G to the SQUARE

Occasionally, I write my opinions on software development.

Handling errors in promises the DRY way

function renderTemplate () {...}

//...

request({ url })
  .then(res => Promise.resolve(res.data))
  .catch(err => Promise.resolve({err}))
  .then(data => renderTemplate(data));

// ...

The example is kind of dumb implementation, but let say that renderTemplate knows how to handle a error in the request. The above code illustrates how you can handle data in a promise without the need of calling the renderTemplate twice (once in the catch and once in the first then).

Even better, sometimes the error handling is done by some other component, then you could do something like this:

function renderTemplate () {...}

//...

request({ url })
  .then(res => Promise.resolve(res.data))
  .catch(err => {
    // reports the error
    renderError(err); 
    // return empty data object 
    // which component should know how to handle
    return Promise.resolve({})) ;
  }
  .then(data => renderTemplate(data));

// ...

I recently used this with dynamic imports.

The above pattern worked well because the file that I dynamically imported was data that was optional for a component. So, in this case I just needed to pass the data to the corresponding prop without the need to call rendering of the component in the catch and then. Instead it will look like this:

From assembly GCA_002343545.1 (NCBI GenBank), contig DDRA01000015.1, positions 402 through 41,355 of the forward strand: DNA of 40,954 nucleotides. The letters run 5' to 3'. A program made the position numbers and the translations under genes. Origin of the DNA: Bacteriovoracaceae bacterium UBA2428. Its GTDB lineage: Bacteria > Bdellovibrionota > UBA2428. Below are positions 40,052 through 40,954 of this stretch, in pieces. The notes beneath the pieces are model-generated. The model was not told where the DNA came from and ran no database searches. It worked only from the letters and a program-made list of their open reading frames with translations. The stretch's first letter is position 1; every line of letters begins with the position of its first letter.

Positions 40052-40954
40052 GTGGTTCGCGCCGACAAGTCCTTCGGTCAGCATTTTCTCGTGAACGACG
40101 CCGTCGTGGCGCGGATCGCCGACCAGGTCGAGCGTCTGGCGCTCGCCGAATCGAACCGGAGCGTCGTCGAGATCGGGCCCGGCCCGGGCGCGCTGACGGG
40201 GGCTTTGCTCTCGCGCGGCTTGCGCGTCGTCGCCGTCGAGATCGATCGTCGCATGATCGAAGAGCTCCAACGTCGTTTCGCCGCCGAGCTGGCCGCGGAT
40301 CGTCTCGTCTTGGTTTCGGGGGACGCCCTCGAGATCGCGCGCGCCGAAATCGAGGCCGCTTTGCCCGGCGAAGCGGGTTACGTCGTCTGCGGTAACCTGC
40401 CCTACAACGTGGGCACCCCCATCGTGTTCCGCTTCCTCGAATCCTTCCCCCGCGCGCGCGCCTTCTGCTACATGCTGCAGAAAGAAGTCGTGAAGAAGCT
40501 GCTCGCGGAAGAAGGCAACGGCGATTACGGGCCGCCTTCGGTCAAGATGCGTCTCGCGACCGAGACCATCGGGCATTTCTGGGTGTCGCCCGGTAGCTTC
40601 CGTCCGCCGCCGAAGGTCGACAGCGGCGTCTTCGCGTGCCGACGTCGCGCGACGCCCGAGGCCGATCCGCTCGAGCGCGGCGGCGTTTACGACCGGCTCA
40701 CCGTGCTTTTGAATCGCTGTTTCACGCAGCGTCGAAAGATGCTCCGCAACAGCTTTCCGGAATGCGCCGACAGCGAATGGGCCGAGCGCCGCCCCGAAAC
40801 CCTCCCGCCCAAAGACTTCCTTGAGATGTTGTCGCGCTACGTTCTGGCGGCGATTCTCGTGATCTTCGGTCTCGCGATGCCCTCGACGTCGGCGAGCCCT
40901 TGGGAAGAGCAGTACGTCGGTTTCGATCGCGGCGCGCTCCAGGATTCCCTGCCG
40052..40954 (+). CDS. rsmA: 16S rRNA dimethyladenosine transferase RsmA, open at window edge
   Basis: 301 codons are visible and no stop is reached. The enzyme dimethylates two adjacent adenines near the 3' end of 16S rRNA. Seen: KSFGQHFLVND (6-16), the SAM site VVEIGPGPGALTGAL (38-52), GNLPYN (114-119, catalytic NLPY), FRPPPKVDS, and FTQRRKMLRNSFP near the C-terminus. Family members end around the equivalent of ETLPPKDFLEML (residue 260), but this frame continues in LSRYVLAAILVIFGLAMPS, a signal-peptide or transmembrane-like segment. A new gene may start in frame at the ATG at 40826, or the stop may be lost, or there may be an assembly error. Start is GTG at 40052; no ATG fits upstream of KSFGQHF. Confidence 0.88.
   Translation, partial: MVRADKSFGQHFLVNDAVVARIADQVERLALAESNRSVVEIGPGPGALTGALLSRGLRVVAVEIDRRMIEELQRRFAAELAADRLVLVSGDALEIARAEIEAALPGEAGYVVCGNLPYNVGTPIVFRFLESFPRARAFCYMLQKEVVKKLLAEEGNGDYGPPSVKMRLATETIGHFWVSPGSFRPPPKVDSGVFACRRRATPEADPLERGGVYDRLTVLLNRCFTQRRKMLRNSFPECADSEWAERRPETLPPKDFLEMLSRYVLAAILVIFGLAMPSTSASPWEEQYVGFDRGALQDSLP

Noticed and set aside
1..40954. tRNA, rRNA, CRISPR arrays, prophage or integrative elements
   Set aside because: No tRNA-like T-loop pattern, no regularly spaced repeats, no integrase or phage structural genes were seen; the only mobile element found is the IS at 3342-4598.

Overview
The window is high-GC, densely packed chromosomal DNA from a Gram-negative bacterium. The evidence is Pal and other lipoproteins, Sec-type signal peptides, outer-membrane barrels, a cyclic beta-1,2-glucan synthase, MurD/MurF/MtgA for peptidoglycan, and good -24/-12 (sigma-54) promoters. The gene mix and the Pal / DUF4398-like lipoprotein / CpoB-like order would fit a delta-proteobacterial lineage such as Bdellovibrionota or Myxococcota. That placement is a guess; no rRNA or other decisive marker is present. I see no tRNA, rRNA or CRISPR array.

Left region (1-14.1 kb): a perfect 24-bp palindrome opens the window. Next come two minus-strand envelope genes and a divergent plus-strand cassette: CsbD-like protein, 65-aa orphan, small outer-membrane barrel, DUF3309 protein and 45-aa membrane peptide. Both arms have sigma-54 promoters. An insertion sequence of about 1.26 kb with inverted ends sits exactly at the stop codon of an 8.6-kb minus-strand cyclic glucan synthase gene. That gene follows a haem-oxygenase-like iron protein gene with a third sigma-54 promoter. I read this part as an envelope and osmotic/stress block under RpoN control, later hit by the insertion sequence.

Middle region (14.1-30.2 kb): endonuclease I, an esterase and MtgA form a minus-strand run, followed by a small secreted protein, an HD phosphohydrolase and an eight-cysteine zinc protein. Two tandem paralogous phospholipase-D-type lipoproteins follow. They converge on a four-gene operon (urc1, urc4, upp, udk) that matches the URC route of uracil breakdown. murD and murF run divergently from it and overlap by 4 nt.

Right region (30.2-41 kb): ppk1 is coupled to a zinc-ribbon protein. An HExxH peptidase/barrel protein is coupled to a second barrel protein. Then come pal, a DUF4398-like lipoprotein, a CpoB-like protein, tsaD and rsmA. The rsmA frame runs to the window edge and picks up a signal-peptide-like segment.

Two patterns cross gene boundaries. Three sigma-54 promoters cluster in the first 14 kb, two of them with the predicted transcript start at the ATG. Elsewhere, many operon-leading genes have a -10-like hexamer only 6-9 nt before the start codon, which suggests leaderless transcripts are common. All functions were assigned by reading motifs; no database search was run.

//...

import(/* webpackChunkName: "someConfig" */ 'someConfig')
  .then(({ default: config }) => Promise.resolve(config))
  .catch(err => {
    // reports the error
    print.error(err); 
    // return empty data object 
    // which component should know how to handle
    return Promise.resolve({})) ;
  }
  .then(config => <Component prop=config />);
// ...

If you have a complex build and you have enabled caching but you still don't see any significant improvements, then the culprit might be that you haven't enabled babel caching:

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Every software project has a need for periodic refactoring. We need to add more tests (if any), improve readability and decrease tech debt. Otherwise the code base becomes hard to work with and deployments, well... “deployment jenga”:

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